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October 31st, 2017, 11:40 AM   #1
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n-th derivative

Check if this holds true .... (post your check)
N-th derivative example without inspection of first , second , third ... derivative
$\displaystyle y=xe^x \; $ $$ (uv)^{(n)}= \sum \limits_{k=0}^{n} {n \choose k} u^{(n-k}v^{(k)} \; $$ set $\displaystyle u=x , v=e^x$

$$ y^{(2n)}= \sum \limits_{k=0}^{2n} {2n \choose k} x^{(2n-k)}(e^x)^{(k)}=e^x \sum \limits_{k=0}^{2n} {2n \choose k} x^{(2n-k)}= {2n \choose 0} x^{(2n)}+{2n \choose 1} x^{(2n-1)}+...+{2n \choose 2n-1} x^{(1)}+{2n \choose 2n} x^{(0)} $$
$\displaystyle x^{(2n-k)}=0 \; , \forall k\in N$
$\displaystyle {(xe^x)}^{(2n)}=e^x (2n+x)=2ne^x +xe^x$
$\displaystyle {(xe^x)}^{n}=ne^x+xe^x$

Last edited by idontknow; October 31st, 2017 at 11:42 AM.
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October 31st, 2017, 12:48 PM   #2
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I'm not really sure what you are asking but you can easily confirm your final statement using induction.
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October 31st, 2017, 08:34 PM   #3
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Quote:
Originally Posted by idontknow View Post
Check if this holds true .... (post your check)
N-th derivative example without inspection of first , second , third ... derivative
$\displaystyle y=xe^x \; $ $$ (uv)^{(n)}= \sum \limits_{k=0}^{n} {n \choose k} u^{(n-k}v^{(k)} \; $$ set $\displaystyle u=x , v=e^x$

$$ y^{(2n)}= \sum \limits_{k=0}^{2n} {2n \choose k} x^{(2n-k)}(e^x)^{(k)}=e^x \sum \limits_{k=0}^{2n} {2n \choose k} x^{(2n-k)}= {2n \choose 0} x^{(2n)}+{2n \choose 1} x^{(2n-1)}+...+{2n \choose 2n-1} x^{(1)}+{2n \choose 2n} x^{(0)} $$
$\displaystyle x^{(2n-k)}=0 \; , \forall k\in N$
$\displaystyle {(xe^x)}^{(2n)}=e^x (2n+x)=2ne^x +xe^x$
$\displaystyle {(xe^x)}^{n}=ne^x+xe^x$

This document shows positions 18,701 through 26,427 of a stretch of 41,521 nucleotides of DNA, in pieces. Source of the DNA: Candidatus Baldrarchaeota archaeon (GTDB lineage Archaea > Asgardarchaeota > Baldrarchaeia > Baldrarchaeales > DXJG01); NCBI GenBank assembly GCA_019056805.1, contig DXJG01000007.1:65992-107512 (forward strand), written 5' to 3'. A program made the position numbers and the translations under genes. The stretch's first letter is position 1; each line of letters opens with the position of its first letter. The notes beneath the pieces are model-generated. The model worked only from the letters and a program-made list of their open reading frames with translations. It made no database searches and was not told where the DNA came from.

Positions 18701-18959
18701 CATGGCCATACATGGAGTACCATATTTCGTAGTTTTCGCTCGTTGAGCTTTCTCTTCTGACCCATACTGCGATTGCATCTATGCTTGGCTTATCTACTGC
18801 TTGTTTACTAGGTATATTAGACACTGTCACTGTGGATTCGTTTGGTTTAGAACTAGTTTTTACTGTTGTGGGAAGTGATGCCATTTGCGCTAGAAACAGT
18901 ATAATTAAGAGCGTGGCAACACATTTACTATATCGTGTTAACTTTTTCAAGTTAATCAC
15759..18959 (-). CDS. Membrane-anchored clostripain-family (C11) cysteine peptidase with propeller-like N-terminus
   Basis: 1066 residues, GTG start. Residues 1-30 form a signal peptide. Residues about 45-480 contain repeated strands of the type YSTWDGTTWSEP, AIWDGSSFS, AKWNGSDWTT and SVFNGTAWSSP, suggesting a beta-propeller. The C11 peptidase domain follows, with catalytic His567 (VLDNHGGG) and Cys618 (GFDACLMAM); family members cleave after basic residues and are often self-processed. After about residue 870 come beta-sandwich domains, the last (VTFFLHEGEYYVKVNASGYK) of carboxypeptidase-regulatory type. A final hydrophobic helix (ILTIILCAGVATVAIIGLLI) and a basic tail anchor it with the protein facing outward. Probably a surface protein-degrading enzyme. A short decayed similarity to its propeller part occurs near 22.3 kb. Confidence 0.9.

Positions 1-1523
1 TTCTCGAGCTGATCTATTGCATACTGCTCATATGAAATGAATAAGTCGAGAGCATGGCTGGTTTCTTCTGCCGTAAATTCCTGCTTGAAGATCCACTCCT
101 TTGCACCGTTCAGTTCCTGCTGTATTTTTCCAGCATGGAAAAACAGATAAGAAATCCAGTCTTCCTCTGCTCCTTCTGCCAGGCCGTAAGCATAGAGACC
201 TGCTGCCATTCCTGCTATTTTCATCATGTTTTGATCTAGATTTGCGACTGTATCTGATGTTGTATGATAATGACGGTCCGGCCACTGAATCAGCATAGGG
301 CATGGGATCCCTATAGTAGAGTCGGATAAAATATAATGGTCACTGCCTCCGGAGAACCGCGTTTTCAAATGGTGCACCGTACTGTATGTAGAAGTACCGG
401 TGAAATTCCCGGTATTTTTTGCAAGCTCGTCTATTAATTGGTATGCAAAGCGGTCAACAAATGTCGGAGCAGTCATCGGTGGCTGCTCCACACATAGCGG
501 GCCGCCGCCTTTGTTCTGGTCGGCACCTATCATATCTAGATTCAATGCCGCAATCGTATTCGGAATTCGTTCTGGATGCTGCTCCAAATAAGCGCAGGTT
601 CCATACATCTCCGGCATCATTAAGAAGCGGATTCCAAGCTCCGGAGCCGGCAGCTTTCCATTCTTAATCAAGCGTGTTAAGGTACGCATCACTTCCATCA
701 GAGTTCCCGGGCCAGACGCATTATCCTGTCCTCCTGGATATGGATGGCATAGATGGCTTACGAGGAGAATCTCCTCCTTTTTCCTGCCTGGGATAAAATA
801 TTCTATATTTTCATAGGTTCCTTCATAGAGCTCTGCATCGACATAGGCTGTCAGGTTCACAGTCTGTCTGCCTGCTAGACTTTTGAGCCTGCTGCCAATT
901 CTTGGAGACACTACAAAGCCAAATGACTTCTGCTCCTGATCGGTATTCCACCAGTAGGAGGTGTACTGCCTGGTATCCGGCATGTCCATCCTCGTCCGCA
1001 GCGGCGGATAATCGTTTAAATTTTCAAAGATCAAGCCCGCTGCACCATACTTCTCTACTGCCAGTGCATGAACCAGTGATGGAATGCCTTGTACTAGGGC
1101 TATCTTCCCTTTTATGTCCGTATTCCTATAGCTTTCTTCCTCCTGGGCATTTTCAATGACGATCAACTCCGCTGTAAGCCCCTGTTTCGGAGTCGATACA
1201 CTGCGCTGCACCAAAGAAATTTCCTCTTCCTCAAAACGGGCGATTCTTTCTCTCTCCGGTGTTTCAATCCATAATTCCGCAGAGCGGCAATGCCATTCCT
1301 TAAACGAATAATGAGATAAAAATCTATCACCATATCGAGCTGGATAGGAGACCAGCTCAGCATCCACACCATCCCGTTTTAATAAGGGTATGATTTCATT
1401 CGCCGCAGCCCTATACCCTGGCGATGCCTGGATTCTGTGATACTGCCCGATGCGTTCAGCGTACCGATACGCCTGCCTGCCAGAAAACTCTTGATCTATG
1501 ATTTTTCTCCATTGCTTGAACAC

This is certainly false.

Take $n =2$ and compute this by hand to see the problem.
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October 31st, 2017, 08:49 PM   #4
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Quote:
Originally Posted by SDK View Post
This is certainly false.

Take $n =2$ and compute this by hand to see the problem.
I don't know about the derivation but the final line is correct though it should read

$(x e^x)^{(n)} = n e^x + x e^x$

the $n$ is level of differentiation, not exponentiation.
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November 1st, 2017, 06:06 AM   #5
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Originally Posted by romsek View Post
I don't know about the derivation but the final line is correct though it should read

$(x e^x)^{(n)} = n e^x + x e^x$

the $n$ is level of differentiation, not exponentiation.
I'm referring to the claim that
\[(uv)^{(n)} = \sum_{j=0}^n \binom{n}{j}u^{(j)}v^{(n-j)}\]
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November 1st, 2017, 12:54 PM   #6
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Quote:
Originally Posted by SDK View Post
I'm referring to the claim that
\[(uv)^{(n)} = \sum_{j=0}^n \binom{n}{j}u^{(j)}v^{(n-j)}\]
And your claim is incorrect.

When n= 2 that formula is $\displaystyle (uv)''= uv''+ 2u'v'+ u''v$.

By the product rule, $\displaystyle (uv)'= u'v+ uv'$ and then $\displaystyle (uv)''= (u'v)'+ (uv')'= (u''v+ u'v')+ (u'v'+ uv'')= u''v+ 2u'v'+ u''v$ so it certainly is true when n= 2.
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Last edited by Country Boy; November 1st, 2017 at 12:57 PM.
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November 1st, 2017, 05:28 PM   #7
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Originally Posted by Country Boy View Post
And your claim is incorrect.

When n= 2 that formula is $\displaystyle (uv)''= uv''+ 2u'v'+ u''v$.

By the product rule, $\displaystyle (uv)'= u'v+ uv'$ and then $\displaystyle (uv)''= (u'v)'+ (uv')'= (u''v+ u'v')+ (u'v'+ uv'')= u''v+ 2u'v'+ u''v$ so it certainly is true when n= 2.
I guess I should have worked it out before commenting. Holy crap where has this been my whole life?
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